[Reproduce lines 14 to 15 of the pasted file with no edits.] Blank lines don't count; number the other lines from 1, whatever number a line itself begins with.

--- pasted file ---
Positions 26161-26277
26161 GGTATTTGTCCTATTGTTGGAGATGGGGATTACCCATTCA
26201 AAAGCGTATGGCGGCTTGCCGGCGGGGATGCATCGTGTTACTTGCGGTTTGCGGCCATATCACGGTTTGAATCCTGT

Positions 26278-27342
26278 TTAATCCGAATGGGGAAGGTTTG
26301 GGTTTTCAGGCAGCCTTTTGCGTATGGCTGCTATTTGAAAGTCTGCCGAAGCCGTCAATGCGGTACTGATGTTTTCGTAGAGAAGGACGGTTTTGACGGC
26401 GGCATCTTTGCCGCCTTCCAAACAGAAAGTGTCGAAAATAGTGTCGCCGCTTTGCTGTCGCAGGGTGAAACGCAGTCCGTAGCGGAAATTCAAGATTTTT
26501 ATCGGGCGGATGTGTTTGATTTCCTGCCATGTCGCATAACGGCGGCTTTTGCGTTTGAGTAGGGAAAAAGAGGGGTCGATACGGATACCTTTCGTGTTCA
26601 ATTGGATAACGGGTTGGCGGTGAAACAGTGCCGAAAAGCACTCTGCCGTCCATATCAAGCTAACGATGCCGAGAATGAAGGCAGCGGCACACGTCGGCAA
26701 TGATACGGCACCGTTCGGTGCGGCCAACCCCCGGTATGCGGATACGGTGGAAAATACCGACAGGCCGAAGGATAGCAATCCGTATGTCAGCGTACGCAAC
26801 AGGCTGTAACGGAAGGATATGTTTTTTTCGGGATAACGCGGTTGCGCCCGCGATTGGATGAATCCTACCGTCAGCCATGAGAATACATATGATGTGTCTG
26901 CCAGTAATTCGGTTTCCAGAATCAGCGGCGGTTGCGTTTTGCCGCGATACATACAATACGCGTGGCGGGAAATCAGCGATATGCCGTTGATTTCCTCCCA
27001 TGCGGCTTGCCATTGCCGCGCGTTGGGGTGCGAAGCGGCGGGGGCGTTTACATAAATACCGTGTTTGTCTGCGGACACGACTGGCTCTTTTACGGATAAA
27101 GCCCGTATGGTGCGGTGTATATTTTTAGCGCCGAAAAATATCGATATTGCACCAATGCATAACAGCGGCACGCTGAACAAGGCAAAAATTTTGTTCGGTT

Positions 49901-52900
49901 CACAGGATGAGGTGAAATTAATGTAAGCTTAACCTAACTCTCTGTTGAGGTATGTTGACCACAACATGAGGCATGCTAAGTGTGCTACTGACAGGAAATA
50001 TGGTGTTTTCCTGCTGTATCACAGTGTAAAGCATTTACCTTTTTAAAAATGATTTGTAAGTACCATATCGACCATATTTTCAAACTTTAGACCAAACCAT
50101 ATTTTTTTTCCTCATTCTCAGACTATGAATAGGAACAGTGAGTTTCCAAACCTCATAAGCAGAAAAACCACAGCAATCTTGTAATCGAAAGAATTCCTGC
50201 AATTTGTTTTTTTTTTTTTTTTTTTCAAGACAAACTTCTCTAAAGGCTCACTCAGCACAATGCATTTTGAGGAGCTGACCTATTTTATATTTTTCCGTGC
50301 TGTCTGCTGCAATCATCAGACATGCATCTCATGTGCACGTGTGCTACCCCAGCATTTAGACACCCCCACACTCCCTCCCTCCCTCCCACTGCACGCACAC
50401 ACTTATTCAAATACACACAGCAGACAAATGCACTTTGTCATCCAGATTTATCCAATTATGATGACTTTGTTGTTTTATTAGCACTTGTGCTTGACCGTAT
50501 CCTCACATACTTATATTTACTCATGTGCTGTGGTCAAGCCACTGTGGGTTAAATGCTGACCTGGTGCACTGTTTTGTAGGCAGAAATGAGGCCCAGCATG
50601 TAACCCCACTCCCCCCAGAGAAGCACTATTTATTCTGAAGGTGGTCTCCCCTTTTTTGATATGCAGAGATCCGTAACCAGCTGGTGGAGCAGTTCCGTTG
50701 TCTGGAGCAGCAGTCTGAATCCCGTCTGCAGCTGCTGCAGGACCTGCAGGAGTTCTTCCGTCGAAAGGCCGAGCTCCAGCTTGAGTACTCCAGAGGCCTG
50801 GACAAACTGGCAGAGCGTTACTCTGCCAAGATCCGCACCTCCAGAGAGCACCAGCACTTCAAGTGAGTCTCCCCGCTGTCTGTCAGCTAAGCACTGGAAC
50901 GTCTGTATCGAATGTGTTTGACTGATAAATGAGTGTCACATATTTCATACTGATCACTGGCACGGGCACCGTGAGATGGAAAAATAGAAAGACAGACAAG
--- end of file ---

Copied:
27101 GCCCGTATGGTGCGGTGTATATTTTTAGCGCCGAAAAATATCGATATTGCACCAATGCATAACAGCGGCACGCTGAACAAGGCAAAAATTTTGTTCGGTT

Positions 49901-52900